Three of the four days ended like a television serial leaving the viewers to ponder what next. Scores of both teams in each innings drew a slanting graph line putting a question mark on the quality of the pitch. But for those who watched this Test match on a drop in pitch, the curator was the Man of the Match ahead of the official choice.


  Bini Sathyan

If Australia had declared yesterday at end of play and put India to bat in the first session today, the match would have ended in 30 overs. It is a shame we could not bat out 50 overs. Except Sachin, no batsman in the Indian camp looked good. Sachin did not seem to have any major problems and looked very solid in both the innings. It really looks like his century could happen in Australia.

It was all too familiar when the Indian batting surrendered meekly to register their 5th straight away loss. Photo: Pat Scala.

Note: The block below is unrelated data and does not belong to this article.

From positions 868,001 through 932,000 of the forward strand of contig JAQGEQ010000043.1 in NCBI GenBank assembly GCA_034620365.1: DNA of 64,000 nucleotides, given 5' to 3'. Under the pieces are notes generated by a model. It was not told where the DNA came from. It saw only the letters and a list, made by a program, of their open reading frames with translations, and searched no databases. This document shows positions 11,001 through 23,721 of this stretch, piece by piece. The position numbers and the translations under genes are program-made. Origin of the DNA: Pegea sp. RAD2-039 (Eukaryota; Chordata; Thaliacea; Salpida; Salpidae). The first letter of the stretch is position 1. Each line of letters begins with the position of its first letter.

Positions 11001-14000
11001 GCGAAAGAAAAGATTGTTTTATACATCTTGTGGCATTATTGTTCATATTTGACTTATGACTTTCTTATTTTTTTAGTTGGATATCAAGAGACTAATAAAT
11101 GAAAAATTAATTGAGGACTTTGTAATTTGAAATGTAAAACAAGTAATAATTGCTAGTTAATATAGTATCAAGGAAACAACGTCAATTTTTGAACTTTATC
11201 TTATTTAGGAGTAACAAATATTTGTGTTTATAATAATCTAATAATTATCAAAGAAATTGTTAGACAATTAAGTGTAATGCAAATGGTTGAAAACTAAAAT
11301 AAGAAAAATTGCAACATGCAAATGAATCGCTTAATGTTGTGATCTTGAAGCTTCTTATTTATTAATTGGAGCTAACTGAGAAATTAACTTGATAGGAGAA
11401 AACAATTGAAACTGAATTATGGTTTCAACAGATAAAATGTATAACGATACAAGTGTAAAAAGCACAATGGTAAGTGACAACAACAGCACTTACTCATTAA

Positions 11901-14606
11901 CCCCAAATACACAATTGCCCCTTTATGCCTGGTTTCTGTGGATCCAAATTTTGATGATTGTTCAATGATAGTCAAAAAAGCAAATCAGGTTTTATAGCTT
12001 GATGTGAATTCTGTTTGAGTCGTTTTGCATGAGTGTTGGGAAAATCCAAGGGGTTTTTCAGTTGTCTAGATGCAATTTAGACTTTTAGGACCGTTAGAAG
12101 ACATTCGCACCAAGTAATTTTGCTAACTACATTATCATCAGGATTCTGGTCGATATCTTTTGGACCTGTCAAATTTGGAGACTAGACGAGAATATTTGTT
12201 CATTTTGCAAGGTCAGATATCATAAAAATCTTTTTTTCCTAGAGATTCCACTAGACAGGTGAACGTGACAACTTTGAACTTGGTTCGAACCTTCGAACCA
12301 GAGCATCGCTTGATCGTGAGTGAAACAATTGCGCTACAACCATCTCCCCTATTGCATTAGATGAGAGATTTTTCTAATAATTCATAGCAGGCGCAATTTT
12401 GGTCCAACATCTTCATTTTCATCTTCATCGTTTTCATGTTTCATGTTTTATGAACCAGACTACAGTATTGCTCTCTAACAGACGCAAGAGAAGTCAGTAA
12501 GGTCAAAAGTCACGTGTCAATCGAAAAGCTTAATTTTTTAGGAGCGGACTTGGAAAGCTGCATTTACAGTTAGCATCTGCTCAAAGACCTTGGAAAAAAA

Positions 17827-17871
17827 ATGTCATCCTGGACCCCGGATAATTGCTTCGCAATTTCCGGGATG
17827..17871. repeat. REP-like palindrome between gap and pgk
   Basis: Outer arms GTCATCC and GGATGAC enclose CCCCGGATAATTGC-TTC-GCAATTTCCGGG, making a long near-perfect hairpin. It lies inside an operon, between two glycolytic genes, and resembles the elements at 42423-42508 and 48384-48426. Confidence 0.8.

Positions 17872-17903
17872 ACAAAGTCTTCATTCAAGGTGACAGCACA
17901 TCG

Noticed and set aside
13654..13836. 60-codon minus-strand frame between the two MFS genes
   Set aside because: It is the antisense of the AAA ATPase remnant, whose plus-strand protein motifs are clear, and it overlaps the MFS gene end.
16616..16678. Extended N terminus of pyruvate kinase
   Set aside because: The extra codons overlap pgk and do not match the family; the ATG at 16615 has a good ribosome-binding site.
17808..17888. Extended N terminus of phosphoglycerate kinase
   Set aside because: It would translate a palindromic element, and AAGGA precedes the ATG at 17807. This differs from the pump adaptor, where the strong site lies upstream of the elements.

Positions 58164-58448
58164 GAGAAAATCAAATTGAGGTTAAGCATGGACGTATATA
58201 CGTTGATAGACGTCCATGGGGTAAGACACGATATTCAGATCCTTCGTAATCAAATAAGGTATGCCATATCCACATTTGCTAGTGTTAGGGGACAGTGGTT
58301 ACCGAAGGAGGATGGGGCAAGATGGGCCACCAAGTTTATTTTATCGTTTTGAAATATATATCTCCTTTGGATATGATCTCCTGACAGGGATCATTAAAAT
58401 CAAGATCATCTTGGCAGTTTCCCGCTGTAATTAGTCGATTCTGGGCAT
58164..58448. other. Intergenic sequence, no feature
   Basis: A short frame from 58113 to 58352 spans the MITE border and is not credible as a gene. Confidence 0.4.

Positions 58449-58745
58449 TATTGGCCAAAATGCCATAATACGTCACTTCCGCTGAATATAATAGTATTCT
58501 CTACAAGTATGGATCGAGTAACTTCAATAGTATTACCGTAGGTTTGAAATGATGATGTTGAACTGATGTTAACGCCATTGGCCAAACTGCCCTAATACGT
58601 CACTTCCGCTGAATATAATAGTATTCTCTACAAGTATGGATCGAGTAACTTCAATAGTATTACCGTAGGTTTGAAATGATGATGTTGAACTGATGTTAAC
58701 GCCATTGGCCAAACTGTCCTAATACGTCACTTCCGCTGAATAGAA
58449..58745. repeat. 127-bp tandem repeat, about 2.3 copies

Sehwag was his usual self – he lived and died by the sword. But the other opener, Gambhir seems to be a misfit in the Australian pitches. Either he is not learning from his mistakes or the Indian team coach is not interested in him. He got out in similar fashion to different bowlers in both the innings. Unless he can resist the temptation of sticking out the blade at an angle in the last moment to an away swinging ball, he might not get to play a long innings in this tour. Rahul Dravid did frustrate the bowlers to an extent but did not look comfortable during his stay in both innings. Kohli has got a taste of the Australian pitches, but he being a quick learner, we can expect more from him. Dhoni tried to attack but seemed out of sorts. He is yet to come good in such conditions.The sooner things improve in the batting department, the better for the Indian team.